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The last thing you need is to slip and fall on the black ice on your front steps. Or maybe ice forms on your driveway or walkway. No matter where ice forms around your house, it always poses a risk to homeowners. Even if you’re strong and fit, falling on ice can put you in the hospital before you know it.

Ice melt has become a necessity for all homeowners who want to protect themselves and their family members. But buying the stuff from stores can cost you a pretty penny. Not only is it expensive, but it includes chemical ingredients, which can destroy our environment and ruin your yard.

This year try this DIY mix you can make at home. It’s just as effective and much cheaper. What do you have to lose?

Make a batch of this homemade ice melt before you’re slipping and sliding around your property. It can withstand freezing temperatures and is cheap to make. Give it a shot now!

If you don’t buy ice melt early, you’ll be one of those suckers who gets to the store and finds the shelves empty. Either buy it now or get the three common ingredients you need to make this DIY ice melt at home.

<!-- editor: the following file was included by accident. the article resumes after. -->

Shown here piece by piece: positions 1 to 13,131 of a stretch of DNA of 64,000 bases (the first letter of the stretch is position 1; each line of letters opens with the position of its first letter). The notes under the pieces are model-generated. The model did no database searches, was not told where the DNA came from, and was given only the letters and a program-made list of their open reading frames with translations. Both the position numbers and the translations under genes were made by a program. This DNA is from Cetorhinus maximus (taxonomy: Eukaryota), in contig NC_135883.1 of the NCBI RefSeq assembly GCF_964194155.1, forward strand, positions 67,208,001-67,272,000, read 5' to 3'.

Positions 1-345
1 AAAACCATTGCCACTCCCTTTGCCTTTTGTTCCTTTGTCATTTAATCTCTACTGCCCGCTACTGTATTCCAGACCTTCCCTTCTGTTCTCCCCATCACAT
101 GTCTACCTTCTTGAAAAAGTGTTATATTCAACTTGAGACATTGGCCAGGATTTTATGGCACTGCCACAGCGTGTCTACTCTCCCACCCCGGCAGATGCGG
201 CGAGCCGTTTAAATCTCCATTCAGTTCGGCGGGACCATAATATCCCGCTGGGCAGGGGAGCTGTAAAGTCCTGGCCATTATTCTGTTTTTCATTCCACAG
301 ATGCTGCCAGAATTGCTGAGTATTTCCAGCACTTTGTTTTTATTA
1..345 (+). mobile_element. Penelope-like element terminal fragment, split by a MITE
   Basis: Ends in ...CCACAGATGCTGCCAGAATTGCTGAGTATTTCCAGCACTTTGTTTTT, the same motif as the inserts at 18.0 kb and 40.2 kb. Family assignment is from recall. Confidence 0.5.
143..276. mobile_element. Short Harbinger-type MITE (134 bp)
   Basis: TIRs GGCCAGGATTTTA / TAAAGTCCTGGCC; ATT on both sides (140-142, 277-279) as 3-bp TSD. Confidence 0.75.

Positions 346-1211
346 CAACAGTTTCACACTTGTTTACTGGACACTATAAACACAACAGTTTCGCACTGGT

What do you need to make your own homemade ice melt?

 

-½ gallon of warm water
-6 drops of dish soap
-2 ounces of rubbing alcohol
First fill up your container with the warm water. Add the dish soap and finally put in your rubbing alcohol. Mix it all up and go try it!

The woman pours the DIY mixture onto the compacted snow and ice. Within seconds, you can see the hard ice dissolving into much softer slush. You’re not going to slip on that stuff!
 
TIP: Put the mixture in a 
spray bottle container for 
easy application.You can 
also use this mixture on your 
car to help get rid of 
the frost on your windshield.

 

Ice melts like salts can negatively impact the environment around you – and can even erode your driveway.


If too much salt is used to melt ice, it destroys foliage and grass. The rock salt used to melt the snow and ice makes its way into the natural environment and then causes dehydration.

According to CleanLink.com: “In addition to the landscape, the second most visible environmental impact of excess salt usage is damage caused to infrastructure, including roads, bridges, parking decks, sidewalks, doorways and even flooring. Chloride in salts, whether they are in a blended product or not, increase the conductivity of water and accelerate corrosion. All salts, when used in excess, can deteriorate concrete that isn’t properly cured or sealed, and can also cause corrosion and damage to reinforcing rods and structural steel, which results in compromised structural integrity.”

 

Are you going to try this DIY ice melt this year?


Please SHARE THIS USEFUL TIP with your family and friends before it gets too cold!


Source: awm